I resort here to an argument from authority insofar as there is a concise and excellent treatment of this topic in Michael L. Satlow’s Creating Judaism: History, Tradition, Practice (Columbia University Press, 2006). Satlow notes that “[b]y strictly regulating dietary consumption … kashrut tightly structures the life of the rabbinic Jew,” which in itself does not necessarily make for “efficiency” or free the observant rabbinic Jew “for more worthwhile endeavors.” Such laws, Satlow reminds us, do implicitly if not explicitly mandate “social segregation,” as strict observance of these rules means the “rabbinic Jew will have a difficult time eating or drinking with non-Jews or even non-rabbinic Jews.” The laws of kashrut “also help to create an isolated economic community in which observant Jews restrict their commercial interactions in certain critical areas to other Jews.” But this is not satisfying by way of providing sufficient explanation for why these particular rules or a persuasive account of what such a system of rules means: “like most Jewish rituals, kashrut is underdetermined; it does not come with an inherent meaning that all Jewish communities realize.” Whichever putative justification or meaning has been invoked by various Jewish communities in the global history of this tradition, the search (or ‘struggle’) for meaning with regard to such rules “almost always moves from the inside out, from a prior commitment to the justification for it,” and the justifications are motley (e.g., ‘reflective of irrational devotion to God, superior Jewish morals or hygiene, or a Jewish love of animals and the environment’), with an unmet if not impossible burden of proof. In short, adherence by the observant rabbinic Jew to the rules of kashrut fail to exemplify the sort of “relief” or enhancement of freedom Schauer is looking to model in his otherwise fine treatment of the argument for the efficiency of reliance on rules.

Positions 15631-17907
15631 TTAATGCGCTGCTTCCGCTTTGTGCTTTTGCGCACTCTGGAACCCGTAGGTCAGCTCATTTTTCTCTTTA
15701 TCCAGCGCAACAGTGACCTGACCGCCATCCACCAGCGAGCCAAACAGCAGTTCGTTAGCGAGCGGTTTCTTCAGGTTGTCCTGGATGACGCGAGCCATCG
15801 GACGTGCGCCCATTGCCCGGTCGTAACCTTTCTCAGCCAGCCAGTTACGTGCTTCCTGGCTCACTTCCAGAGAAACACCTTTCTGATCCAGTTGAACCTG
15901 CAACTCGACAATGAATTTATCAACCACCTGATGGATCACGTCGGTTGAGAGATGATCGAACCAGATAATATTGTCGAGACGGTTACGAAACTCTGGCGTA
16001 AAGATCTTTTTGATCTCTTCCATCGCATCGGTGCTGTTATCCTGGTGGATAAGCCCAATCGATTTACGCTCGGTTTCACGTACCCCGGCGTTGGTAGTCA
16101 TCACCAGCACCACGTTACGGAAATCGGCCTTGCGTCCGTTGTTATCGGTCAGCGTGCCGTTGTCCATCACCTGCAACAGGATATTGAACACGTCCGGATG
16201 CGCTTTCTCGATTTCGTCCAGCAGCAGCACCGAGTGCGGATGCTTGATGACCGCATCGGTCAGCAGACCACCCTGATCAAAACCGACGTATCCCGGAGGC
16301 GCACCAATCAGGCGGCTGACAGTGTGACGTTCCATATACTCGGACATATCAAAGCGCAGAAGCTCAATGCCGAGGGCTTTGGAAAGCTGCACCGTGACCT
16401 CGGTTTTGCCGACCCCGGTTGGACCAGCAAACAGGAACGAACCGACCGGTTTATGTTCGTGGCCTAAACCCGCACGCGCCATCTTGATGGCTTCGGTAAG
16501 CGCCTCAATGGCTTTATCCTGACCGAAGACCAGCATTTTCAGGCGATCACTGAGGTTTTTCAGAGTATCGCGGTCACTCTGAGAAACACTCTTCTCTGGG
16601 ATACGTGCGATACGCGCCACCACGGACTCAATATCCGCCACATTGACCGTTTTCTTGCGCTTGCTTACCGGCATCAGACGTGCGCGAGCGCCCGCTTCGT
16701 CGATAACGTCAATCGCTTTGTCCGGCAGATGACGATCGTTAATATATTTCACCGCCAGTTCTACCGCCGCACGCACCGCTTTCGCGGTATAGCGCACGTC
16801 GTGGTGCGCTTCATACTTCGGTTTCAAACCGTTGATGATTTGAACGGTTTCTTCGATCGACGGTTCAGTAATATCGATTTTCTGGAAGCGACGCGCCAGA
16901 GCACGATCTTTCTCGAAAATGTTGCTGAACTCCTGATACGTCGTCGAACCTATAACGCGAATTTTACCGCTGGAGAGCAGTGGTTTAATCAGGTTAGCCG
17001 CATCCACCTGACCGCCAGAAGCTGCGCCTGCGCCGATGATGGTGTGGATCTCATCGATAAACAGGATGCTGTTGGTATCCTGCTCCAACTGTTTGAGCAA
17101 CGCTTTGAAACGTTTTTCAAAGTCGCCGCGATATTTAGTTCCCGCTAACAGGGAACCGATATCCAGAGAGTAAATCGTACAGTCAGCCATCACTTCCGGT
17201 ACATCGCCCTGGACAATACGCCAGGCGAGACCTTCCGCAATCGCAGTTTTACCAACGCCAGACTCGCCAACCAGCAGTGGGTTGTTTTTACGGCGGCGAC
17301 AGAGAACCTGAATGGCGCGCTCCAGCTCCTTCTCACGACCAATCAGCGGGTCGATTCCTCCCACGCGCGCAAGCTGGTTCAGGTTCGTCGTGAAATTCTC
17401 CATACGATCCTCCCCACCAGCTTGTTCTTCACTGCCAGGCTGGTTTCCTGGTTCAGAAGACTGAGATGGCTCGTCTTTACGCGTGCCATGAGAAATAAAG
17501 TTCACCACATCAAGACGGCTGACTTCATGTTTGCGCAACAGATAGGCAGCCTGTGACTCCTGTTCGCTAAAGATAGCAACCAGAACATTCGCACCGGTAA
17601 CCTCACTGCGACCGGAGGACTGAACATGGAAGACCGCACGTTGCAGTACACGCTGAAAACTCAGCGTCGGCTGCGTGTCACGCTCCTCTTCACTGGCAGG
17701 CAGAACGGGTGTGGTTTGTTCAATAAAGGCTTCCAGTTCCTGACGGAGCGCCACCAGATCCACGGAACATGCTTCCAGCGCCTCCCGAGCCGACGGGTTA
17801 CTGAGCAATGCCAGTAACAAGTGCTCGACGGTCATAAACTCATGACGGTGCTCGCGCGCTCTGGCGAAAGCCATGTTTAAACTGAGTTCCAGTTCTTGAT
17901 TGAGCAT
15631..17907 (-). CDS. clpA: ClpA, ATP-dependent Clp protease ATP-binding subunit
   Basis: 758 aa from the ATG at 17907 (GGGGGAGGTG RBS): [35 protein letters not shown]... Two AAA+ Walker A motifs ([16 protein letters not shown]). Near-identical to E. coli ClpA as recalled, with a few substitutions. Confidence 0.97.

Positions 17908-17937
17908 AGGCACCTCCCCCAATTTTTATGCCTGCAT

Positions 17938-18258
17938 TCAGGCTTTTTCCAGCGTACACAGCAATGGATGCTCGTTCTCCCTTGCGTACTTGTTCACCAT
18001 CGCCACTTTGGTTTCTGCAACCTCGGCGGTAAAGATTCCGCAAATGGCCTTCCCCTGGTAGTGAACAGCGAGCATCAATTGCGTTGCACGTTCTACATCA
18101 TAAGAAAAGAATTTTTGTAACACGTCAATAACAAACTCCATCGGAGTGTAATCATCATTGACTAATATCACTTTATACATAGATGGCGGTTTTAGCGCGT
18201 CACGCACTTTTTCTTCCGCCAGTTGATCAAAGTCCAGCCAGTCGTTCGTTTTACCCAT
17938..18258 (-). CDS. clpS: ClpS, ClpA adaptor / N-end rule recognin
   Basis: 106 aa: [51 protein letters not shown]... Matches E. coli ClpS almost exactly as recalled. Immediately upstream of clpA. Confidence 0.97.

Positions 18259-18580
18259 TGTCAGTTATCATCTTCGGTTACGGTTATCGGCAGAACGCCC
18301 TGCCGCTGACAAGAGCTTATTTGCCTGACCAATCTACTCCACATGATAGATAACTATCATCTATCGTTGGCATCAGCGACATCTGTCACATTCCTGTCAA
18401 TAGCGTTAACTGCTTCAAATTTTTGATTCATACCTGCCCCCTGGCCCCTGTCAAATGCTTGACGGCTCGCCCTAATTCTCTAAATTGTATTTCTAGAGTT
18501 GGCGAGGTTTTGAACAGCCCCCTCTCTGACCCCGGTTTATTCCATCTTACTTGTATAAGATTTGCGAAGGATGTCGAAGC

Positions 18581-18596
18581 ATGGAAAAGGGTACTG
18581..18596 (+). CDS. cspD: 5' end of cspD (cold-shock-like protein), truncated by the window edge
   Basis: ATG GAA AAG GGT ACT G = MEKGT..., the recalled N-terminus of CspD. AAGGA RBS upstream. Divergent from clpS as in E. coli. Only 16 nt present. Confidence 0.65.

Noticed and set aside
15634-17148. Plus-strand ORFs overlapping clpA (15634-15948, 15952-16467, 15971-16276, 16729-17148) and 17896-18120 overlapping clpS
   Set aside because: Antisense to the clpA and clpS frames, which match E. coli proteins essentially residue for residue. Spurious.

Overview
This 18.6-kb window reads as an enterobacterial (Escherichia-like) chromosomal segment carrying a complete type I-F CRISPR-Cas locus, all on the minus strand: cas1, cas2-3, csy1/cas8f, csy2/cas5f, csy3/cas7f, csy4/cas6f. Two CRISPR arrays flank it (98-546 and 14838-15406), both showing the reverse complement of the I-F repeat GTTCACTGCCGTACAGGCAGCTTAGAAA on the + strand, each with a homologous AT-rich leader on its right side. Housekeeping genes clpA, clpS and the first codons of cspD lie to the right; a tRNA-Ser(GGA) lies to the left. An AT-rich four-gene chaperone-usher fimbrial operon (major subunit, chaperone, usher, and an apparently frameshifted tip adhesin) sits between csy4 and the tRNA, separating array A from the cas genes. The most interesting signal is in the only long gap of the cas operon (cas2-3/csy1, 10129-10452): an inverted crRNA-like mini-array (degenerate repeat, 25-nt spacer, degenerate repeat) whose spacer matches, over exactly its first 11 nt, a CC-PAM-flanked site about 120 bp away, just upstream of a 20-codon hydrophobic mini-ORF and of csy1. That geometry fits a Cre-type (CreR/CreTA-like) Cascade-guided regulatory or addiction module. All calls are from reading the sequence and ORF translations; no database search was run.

All the same, when my wife goes shopping (I’m at once happy and embarrassed to admit that she routinely fulfills this chore for our household), we agree that if a choice arises between a two identical food items of comparable price, and one of them happens to be kosher, pick the one certified kosher! (The reason revolves around the fact that at least one more person is paying fairly close attention to the process of — more or less — industrialized agricultural production which brings the food, as it were, to our table.)* This is serendipitously analogous to the fact that randomized controlled scientific trials have recently provided “compelling evidence that male circumcision reduces the risk of heterosexually acquired HIV infection in men by approximately 60%,” thus both the World Health Organization (WHO) and the Joint United Nations Programme on HIV/AIDS (UNAIDS) have published recommendations emphasizing “that male circumcision should be considered an efficacious intervention for HIV prevention in countries and regions with heterosexual epidemics, high HIV and low male circumcision prevalence.”